T-SQL Tuesday is a monthly event where SQL Server bloggers write a post based on a subject chosen by the month’s host. And although this is only the second actual post of this blog (fret ye not, there’s more on the way), I’m delighted to finally be participating more in the SQL community that has helped me tremendously over the years.
The topic couldn’t be more timely for me, actually. My first post detailed the beginning of a long journey into overhauling our 18-ish year old DB schema and architecture for our flagship application. Now undergoing its third major revision, the EnergyCAP database has served us well for many years and thousands of clients… but the time is right for digging in and pulling this classic into the age of modern SQL Server. I have a queue of blog posts about how we’ve gone about this work and how we’re solving problems anew (for us at least), but one discovery during the process still causes me to shake my head.
So sit right back and you’ll hear a tale… (a tale of a fateful trip… sorry, couldn’t resist)
The lay of the land
Our database isn’t huge by most accounts, but at 331 tables in a standard database, it’s not small either. There was significant funding behind the original design back in the good old Enron days (yes, that Enron…) and so they made plenty of good design choices that still serve us well today.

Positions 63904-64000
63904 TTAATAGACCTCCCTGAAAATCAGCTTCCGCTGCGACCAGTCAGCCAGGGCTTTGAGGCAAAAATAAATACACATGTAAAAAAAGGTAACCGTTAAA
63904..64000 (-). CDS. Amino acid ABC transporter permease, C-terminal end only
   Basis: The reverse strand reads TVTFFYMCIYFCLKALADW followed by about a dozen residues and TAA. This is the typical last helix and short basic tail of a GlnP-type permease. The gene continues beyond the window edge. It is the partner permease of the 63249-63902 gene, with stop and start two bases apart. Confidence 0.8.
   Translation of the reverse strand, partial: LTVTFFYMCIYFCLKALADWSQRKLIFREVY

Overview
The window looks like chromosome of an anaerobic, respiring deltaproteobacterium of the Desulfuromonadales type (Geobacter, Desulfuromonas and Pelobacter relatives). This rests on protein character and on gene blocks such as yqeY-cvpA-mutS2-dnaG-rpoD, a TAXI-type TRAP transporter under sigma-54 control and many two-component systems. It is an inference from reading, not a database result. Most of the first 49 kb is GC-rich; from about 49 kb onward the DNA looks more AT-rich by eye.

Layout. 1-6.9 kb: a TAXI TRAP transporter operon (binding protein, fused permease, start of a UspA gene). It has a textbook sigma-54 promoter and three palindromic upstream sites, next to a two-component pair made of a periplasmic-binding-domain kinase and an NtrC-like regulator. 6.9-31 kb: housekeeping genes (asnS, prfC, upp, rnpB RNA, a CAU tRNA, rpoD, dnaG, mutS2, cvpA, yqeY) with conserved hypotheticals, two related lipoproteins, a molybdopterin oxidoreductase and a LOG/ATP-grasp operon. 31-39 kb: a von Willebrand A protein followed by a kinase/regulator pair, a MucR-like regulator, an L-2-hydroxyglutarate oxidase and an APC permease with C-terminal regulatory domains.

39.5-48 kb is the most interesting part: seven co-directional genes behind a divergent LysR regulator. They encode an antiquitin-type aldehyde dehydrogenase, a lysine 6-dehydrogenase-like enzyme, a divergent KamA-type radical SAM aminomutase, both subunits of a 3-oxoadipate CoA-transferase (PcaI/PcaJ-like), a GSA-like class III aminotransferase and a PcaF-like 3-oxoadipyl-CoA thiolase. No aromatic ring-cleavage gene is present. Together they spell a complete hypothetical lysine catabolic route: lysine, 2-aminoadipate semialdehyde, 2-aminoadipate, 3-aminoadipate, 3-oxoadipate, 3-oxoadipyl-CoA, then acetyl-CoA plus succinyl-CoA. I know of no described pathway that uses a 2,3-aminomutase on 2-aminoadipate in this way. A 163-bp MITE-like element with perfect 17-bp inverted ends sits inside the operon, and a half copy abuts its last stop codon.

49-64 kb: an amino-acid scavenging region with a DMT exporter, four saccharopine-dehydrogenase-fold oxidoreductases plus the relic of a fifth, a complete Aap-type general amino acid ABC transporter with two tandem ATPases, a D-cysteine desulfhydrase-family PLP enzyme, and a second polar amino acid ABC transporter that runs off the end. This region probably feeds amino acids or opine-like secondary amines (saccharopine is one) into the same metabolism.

As you’d expect, one of those choices was being diligent about foreign key setup and maintenance, largely facilitated by a data modeling tool. At the time they chose ErWin. All of these years later, I can’t tell you exactly why they chose it or if there were any other options considered. I don’t even know anyone on the team from 1999 that went about taking a solid database design and bringing it to life with ErWin, modeling the design documents in the application and then back out into creation and migration scripts. Most of it was executed well.
Except for that one thing that never set well with me… that one thing that I never really spent time digging into. (Thank you, Mr. Hindsight…)
Although we had Foreign Key constraints neatly setup and maintained in the schema, helping us to draw beautiful ER diagrams, all of our data integrity logic was held in triggers. I also never thought to ask why all of our FKs had names like “r_0013”.
The WTF moment
And so imagine my surprise a few months ago, having finally freed up some time to seriously dig into our DB, when I came across one of our typical migration scripts trying to understand some recent changes. I noticed something I’d never seen before in a part of the script that was trying to modify a Primary Key for some testing we were doing. First we had to drop some Foreign Keys so that we could modify the Primary Key indexes. But then I saw this as the FKs were being added back in:
[sql]ALTER TABLE [dbo].[abc] WITH NOCHECK ADD CONSTRAINT…[/sql]
Huh? “WITH NOCHECK”? Um… has that always been there? Was this just a fluke because these were one-off testing scripts? Surely we wouldn’t disable all of our constraints, right? I mean, besides data integrity there are lots of potential small Query Engine wins wrapped up in all of those constraints.
Still looking at the screen somewhat baffled, I picked up my phone and dialed the extension of our Developer/part-time DBA.
“Afternoon Joe! Hey, I have another one of those ‘out of left field’ questions for you.” (I pause to give him time to roll his eyes.)